eight -- risky in mortgages. and then they could not refinance. wamu which had been profitable they were eating away at the capital cushion and needed more money. they decided to try to sell the bank or raise private equity. nobody wanted to send -- sell the bank jaime dimon was always sniffing around. instead they raised $7 million of private equity from t pg. people thought they made it through. they have the bit -- the backing they thought that
was the turnaround point*. >> what i find interesting you don't have to be a conspiracy theorist to see the timing was off missing by that much. on the so many friends. and then overruling sheila bair and tim geithner and hank paulson said we will back everybody with everything and never have another wamu. washington mutual cannot house political poll in washington d.c.. yet there was a healthy part
with their retail branches. sheila bair wants to shut it down. meanwhile in new york there are rumors that started said jog. [laughter] >> you could call it that. politics become the issue. kerry killinger never made it a priority to build up relationships in washington d.c.. wamu had no friends but then jaime dimon it is their seventh line of business. wamu finds itself summer 2008 in the middle of the
panic situation and indymac digest failed in california. just like it's a wonderful life. everybody panicked. wamu suffered a run far bigger than indymac and did it very quietly. losing massive amounts of money every day. kerry killinger very panicked about the run called hank paulson of he heard there was a negative report coming out and was scared. hank paulson tells them essentially there is no help coming. he should have sold to jpmorgan chase and then it is obvious they have no friends.
and is a dire circumstance september 2008. >> host: also whisper campaign against washington. >> jpmorgan & company i get the bank in the spring. jpmorgan does not like to lose. said they were biding their time until they could return with another opportunity. so they met with at to meet and talk with the regulators often about wamu. >> host: we were on the story for different publications this is made up of some much more.
tell us about the difficulty of getting to the bottom of these reports they did not just to respond to your freedom of information request. >> no. [laughter] allot of work we did we did well i was a reporter at the business journal. we tried to piece together what had happened in the three weeks before it wamu failed. extremely secret. nobody was talking about it. nobody would talk to us. everything came back completely blacked out.
we were so is an odd the only art in the book is the blacked out email in the book. [laughter] we saw hundreds. even during the book process i cannot tell you how hard. last chapter is a blow by blow happening seattle, washington d.c., new york. it was like pulling teeth relying on public records to piece it because three years later nobody wanted to talk. still very controversial. >> host: a lot of ruined lives, broken hearts. >> one of the tragedies of this story as is kerry killinger made the decisions to build up on the risky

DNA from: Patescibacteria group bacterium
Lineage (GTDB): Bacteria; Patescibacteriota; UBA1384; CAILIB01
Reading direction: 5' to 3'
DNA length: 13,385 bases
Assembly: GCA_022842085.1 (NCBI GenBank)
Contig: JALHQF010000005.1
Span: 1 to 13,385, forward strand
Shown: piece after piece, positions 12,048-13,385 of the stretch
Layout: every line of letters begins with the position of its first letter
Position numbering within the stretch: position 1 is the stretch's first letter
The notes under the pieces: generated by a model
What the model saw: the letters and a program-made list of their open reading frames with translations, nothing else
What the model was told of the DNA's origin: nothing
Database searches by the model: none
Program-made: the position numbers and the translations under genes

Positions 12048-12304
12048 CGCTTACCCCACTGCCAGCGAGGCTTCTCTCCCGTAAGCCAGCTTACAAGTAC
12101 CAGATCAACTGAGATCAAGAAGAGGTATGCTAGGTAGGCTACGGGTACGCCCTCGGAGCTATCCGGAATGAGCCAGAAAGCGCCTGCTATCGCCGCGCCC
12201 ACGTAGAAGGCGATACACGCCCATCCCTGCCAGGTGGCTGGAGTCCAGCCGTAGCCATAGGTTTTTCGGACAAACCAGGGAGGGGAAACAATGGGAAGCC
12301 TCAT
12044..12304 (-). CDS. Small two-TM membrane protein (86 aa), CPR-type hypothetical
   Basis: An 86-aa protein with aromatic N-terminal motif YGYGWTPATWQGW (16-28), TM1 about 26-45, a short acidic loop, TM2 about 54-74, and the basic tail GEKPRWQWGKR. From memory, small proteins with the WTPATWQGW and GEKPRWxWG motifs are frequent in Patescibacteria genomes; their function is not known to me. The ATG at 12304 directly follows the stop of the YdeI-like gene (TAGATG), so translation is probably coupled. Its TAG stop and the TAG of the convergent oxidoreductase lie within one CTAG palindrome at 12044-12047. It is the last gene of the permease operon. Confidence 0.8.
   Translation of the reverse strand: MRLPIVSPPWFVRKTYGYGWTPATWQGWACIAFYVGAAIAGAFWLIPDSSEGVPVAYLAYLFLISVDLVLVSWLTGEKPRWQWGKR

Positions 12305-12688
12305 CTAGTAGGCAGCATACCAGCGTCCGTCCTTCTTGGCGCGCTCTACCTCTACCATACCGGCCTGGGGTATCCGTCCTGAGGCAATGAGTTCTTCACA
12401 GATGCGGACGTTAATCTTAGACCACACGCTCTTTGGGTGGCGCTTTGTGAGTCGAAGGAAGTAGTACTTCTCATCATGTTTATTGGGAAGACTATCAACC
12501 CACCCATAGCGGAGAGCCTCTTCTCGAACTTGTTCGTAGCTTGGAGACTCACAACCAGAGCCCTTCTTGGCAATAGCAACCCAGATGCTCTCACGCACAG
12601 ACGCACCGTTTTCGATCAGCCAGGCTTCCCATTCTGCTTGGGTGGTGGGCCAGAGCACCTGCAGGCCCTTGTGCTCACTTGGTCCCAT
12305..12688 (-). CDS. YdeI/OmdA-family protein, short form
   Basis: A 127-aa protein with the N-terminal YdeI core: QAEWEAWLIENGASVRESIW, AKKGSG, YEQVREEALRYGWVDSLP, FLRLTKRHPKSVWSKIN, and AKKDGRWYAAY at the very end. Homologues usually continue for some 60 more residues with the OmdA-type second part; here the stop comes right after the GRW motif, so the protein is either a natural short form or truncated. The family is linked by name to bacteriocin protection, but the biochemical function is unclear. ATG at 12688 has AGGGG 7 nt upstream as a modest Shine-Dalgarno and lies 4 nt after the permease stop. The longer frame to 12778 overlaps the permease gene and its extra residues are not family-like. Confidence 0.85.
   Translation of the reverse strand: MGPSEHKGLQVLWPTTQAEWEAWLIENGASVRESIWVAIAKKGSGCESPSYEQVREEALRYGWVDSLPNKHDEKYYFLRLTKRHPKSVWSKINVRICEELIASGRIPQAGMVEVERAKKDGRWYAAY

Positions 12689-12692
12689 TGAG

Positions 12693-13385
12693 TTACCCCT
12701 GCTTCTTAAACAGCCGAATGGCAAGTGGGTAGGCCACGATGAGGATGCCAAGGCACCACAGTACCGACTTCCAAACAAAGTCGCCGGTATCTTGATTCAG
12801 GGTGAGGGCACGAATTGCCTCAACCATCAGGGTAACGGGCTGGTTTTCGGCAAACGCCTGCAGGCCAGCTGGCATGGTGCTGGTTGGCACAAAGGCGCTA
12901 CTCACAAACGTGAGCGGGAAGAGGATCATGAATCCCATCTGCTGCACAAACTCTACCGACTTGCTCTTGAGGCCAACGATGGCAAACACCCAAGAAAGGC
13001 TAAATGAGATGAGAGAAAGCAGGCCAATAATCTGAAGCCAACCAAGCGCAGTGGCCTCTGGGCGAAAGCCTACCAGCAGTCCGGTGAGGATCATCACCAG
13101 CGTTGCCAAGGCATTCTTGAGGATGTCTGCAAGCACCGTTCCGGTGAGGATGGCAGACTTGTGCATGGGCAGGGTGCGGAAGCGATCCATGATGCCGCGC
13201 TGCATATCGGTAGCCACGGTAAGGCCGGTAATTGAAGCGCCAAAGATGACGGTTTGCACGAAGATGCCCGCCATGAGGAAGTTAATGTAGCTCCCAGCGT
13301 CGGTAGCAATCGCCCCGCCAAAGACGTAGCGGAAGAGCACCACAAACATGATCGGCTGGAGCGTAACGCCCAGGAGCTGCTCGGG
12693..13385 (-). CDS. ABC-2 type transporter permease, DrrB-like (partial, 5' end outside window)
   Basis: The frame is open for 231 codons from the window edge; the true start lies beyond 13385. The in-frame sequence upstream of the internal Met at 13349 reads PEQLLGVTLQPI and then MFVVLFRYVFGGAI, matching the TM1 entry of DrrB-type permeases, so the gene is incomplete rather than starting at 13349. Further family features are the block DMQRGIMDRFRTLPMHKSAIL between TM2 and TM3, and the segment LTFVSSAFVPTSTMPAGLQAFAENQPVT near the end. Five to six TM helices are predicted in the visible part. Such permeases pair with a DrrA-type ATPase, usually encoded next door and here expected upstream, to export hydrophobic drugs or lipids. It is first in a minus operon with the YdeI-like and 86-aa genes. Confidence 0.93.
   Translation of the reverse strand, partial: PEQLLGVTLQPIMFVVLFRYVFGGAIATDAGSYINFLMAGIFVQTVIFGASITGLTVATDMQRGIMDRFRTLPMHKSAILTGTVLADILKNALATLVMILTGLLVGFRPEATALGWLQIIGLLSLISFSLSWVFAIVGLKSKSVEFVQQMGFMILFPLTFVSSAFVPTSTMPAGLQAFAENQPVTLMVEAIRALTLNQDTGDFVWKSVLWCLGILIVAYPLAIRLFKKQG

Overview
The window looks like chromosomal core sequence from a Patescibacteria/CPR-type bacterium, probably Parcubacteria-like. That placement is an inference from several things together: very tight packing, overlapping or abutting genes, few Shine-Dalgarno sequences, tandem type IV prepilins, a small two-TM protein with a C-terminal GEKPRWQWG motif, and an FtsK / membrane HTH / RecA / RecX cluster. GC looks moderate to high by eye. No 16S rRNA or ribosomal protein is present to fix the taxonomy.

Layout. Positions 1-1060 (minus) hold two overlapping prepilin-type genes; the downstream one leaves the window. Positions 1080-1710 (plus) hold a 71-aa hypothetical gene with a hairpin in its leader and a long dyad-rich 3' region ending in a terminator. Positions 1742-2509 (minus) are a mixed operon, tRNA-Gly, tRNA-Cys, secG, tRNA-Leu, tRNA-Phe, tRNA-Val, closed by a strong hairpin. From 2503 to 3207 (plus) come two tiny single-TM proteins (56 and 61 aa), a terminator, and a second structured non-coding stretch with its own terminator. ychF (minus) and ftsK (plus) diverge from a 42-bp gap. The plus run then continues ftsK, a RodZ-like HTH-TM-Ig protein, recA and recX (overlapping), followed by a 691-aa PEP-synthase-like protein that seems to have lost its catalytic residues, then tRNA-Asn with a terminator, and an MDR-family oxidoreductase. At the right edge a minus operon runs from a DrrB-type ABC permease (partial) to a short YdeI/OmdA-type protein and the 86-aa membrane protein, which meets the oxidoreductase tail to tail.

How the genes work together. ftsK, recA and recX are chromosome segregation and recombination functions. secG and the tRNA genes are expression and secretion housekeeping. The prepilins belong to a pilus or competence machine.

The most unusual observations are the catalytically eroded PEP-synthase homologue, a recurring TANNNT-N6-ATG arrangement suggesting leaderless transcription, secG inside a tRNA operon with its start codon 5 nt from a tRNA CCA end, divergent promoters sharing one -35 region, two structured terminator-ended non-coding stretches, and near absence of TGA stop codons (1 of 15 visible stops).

mortgage lending lou was writing letters to kerry. you should not be down the road to. get rid of the loans. the culture had changed so much they were focused on driven instead of the longstanding values of fair and caring and human. lou was so upset nawaz 2005 and he was away for so long and then everybody was busy. who wants to deal with him? it was a tragedy. >> host: what surprised you the most? >> one thing that continues
to surprise me every day how much the regulators could get away with. and is astounding with these institutions and even smaller ones like we just saw an iowa. so little regulation. the regulators were so focused on the turf battle is it you doing the exam or paying attention to what was going on. >> host: their paychecks depend on regulating lightly although the president is a muslin islamofacism
goldwater republican. [laughter] and continues to this day. >> before this we talked about the libor scandal. you can open the paper and read the latest. >> host: now it is spelled lie-bor. [laughter] we will take questions now. people average 10 questions so we don't have them on scene. i have been told to ask to more questions. how come you grab the "wall street journal" and dow was and? [laughter] 1/2 fined two kerry?
>> i hear he is. he has a house in palm desert. and his midlife crisis stage he bought a house is there. >> host: did he have the no doc loan? [laughter] >> i should ask about that. >> host: but not welcome at the reunions? >> no. i don't ever see his name on the invite list. but his ex-wife is. and -- moved back to new york so the second the bank failed he flew back. i hear he is working in financial-services but no where we would have heard of. >> host: the shareholders
were wiped out. you have is the book and. >> the bank fails. [laughter] >> host: we know that much [laughter] but those who were not a high rollers. >> that was the misconception. not just the short-sellers but mom and pop people who had invested since the ipo in the '80s. >> host: i am not screening this in advance.
why shouldn't kerry killinger be in prison and? [applause] >> we have talked a lot about the regulators but not the regulation. there has been multiple investigations into wamu including criminal along with other financial institutions. the short answer is there was no law at the time to hang these guys. they literally could find nothing illegal. we still have not seen high-level executives go to jail. they stove tried to push